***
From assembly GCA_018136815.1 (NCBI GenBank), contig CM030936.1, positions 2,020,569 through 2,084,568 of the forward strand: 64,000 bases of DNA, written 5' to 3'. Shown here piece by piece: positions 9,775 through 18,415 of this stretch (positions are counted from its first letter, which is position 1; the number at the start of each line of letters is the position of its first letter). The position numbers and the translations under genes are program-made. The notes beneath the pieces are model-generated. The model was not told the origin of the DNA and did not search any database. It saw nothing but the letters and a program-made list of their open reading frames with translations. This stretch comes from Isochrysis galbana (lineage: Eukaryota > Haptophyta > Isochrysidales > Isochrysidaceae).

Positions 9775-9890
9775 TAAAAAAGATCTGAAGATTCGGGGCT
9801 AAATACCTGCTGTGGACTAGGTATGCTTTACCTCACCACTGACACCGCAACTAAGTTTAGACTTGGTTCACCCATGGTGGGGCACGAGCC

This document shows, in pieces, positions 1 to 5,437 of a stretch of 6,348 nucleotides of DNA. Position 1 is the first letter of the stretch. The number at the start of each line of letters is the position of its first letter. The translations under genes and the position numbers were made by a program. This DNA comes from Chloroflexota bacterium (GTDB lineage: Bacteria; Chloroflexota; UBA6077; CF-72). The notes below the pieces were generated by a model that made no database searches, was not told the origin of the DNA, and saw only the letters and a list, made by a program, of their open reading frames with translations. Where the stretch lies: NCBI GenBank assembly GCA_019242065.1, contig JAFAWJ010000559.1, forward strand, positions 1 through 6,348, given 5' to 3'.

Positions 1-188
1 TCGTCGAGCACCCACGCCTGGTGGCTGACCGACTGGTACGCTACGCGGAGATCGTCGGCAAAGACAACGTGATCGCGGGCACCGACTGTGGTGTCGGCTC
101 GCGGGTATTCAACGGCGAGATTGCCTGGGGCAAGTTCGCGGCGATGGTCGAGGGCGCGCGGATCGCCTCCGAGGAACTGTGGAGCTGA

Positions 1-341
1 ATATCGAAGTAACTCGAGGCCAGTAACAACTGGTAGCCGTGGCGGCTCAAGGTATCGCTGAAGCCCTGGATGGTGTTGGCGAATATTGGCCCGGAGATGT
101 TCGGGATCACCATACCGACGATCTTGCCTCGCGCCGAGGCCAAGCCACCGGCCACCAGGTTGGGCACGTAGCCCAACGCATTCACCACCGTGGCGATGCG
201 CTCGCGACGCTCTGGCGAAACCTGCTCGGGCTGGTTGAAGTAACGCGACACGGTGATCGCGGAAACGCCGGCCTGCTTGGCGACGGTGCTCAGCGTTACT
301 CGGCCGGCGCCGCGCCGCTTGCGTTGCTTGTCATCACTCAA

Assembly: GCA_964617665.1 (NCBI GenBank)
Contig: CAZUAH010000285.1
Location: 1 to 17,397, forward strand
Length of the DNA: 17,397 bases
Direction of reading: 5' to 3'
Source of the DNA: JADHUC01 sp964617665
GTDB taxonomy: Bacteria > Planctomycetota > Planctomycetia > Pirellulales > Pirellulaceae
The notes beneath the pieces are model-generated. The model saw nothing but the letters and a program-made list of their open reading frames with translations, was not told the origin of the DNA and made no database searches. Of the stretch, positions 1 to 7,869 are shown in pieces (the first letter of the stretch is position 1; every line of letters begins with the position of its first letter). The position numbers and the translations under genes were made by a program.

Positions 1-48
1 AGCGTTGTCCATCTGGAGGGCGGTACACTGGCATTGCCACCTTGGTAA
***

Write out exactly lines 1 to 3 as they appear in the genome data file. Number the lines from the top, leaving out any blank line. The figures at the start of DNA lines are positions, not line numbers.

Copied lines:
From assembly GCA_018136815.1 (NCBI GenBank), contig CM030936.1, positions 2,020,569 through 2,084,568 of the forward strand: 64,000 bases of DNA, written 5' to 3'. Shown here piece by piece: positions 9,775 through 18,415 of this stretch (positions are counted from its first letter, which is position 1; the number at the start of each line of letters is the position of its first letter). The position numbers and the translations under genes are program-made. The notes beneath the pieces are model-generated. The model was not told the origin of the DNA and did not search any database. It saw nothing but the letters and a program-made list of their open reading frames with translations. This stretch comes from Isochrysis galbana (lineage: Eukaryota > Haptophyta > Isochrysidales > Isochrysidaceae).

Positions 9775-9890
9775 TAAAAAAGATCTGAAGATTCGGGGCT